Time for a new professional update. Plenty happened in these two past weeks, but most of what happened are related to Vuuh, so I can not get very in-depth with the details.
But I can highlight some things more high-level.
Do things that don't scale.
As the infamous phrase that is so popular in the startup scene says, do things that are not scalable. And we did just that. We have some kind of manual processes that we need to do periodically, which take quite some time, and are the kind of tasks that require a lot of low-level computations and are very hard to debug if they go wrong.
And you guessed: everybody hates to do them. As we entered the scale up mode, this problem became more and more pressing, and now we are working on a solution to speed up this process dramatically, as it can not be completely automatized (computers aren't smart enough yet to do that, but maybe OpenAI's Codex is heading in the right direction).
All I can say is that it is the kind of task that requires technical knowledge of the system and some programming, but the kind of programming it requires is very prone to errors, requires very fragile checks that can get messed up as the users feed new data into our system and are just a pain to debug and fix.
Needless to say, we can't hire non-technical support people to handle these, and there is always developer involvement required. We know that for young startups, the developer's time is the most expensive resource, and having them work on tedious tasks will make them consider looking somewhere else for better work.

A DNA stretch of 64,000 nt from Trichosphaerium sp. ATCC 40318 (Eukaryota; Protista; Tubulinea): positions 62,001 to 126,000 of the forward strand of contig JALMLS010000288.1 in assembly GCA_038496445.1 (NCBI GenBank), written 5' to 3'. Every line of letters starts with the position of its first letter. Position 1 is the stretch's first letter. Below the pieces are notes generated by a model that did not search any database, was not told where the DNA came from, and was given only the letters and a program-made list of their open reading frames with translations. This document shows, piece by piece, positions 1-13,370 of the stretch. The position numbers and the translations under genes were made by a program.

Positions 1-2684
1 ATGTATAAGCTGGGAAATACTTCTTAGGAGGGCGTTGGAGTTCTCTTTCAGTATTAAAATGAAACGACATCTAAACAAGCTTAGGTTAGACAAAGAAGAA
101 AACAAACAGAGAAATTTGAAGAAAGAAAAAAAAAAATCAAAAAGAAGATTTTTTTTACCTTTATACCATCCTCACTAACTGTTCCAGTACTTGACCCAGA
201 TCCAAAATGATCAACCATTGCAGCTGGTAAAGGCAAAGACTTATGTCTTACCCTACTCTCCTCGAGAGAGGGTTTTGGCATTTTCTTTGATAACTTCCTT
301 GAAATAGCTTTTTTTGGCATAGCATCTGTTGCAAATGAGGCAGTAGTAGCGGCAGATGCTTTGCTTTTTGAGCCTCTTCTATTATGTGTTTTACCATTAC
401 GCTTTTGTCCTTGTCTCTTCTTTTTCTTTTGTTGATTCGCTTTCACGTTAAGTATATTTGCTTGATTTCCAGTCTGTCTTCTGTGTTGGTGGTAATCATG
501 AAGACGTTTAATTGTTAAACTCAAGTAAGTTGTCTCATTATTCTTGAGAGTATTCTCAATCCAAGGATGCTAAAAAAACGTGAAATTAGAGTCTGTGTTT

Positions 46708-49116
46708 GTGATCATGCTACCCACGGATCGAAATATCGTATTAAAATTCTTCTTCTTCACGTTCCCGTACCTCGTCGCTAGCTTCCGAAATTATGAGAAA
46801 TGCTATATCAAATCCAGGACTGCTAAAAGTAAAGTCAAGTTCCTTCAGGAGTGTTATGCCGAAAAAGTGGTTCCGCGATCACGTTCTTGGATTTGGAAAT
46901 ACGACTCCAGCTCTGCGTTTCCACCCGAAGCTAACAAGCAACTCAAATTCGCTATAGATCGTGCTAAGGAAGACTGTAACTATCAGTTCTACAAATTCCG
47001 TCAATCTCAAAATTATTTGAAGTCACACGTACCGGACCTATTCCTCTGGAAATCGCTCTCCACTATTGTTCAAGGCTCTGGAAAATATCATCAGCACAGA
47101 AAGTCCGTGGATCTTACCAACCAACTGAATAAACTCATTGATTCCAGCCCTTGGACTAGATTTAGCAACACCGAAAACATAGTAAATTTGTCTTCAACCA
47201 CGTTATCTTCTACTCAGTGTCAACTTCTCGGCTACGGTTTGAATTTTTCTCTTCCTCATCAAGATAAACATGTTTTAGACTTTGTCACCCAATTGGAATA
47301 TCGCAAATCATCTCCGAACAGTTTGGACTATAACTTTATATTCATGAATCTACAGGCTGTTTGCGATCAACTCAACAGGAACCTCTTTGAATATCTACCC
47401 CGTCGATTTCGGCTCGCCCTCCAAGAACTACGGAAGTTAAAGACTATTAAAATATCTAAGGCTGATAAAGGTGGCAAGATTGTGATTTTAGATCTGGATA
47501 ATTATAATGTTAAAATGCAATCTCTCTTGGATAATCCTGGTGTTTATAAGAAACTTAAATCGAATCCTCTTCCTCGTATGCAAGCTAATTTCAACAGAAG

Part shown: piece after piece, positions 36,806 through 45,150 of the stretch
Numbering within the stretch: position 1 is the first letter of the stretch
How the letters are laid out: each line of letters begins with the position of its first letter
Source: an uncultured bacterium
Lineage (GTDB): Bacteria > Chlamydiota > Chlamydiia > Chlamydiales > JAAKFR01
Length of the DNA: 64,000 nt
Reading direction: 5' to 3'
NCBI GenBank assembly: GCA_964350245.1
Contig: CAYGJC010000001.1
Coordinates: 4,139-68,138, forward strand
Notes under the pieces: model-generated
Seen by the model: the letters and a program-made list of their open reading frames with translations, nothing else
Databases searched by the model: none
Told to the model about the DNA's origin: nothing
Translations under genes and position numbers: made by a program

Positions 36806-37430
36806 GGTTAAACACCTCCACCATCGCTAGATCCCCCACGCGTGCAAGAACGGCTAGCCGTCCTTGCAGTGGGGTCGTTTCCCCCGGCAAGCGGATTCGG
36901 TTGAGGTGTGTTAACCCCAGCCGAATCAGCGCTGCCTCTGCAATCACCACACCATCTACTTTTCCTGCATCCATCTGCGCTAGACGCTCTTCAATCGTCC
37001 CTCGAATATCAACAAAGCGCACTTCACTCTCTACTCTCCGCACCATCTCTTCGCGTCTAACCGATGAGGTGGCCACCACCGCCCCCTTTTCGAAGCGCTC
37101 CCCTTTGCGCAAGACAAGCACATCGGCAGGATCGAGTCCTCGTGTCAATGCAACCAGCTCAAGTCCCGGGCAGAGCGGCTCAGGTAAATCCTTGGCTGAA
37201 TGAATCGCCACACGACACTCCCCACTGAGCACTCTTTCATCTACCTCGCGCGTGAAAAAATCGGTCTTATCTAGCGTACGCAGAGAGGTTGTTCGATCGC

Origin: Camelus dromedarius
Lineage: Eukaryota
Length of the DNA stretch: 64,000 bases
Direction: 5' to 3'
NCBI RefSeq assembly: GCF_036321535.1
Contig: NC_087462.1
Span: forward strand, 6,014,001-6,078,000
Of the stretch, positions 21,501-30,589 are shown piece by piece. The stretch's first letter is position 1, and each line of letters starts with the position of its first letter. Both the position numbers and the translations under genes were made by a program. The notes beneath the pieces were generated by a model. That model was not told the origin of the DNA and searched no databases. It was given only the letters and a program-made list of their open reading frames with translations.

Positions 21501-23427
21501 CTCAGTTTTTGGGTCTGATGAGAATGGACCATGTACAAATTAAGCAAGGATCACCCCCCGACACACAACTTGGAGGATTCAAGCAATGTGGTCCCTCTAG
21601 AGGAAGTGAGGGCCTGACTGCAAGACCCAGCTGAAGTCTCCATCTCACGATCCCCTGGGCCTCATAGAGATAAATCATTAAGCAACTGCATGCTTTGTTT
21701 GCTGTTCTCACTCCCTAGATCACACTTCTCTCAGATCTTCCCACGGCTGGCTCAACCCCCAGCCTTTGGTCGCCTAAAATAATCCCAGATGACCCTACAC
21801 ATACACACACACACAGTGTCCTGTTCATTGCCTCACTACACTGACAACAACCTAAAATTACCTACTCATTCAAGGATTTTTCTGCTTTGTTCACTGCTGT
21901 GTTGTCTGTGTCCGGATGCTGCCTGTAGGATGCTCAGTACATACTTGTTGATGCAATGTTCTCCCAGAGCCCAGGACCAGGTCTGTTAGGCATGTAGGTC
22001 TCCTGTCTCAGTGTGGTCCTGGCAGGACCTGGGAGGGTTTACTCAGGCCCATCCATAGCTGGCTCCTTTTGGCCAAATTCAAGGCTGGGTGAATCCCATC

So, automatizing this kind of tasks is a top priprity for us right now. Scaling while we have big inefficiencies in our workflow will further accentuate them.
Move fast and break things
Moving fast always comes with the risk of breaking things, as this popular saying in the startup scene conveys.
We did move by this philosophy in the beginning and it served us well, but right now we need to reconsider things. As our team and number of clients grow, each new change will have a bigger and bigger impact. If something goes terribly wrong, we will have angry clients calling and yelling at us, because their data transfer flow depends on us. And if we fail to deliver, their data end up sucking (or missing altogether).
To tackle this problem, we shifted some of our resources towards improving our QA processes, starting to think about improving our architecture to make it more robust and failure-resistant and have a better overview on what is happening in the system at any point.
Focusing on QA and building robust systems should be a priority for every startup that is in the scale up mode.
There is nothing happening on this plan, as my mental resources are 100% invested in building and growing Vuuh together with the team.
In the following weeks, I will still be full focusing on Vuuh, so there would be no room left for personal projects.
PS: an interesting post I stumbled upon, which drew my attention: Joel's Spolsky's Strategy Letter V which is a bit more businessy, but interesting nonetheless.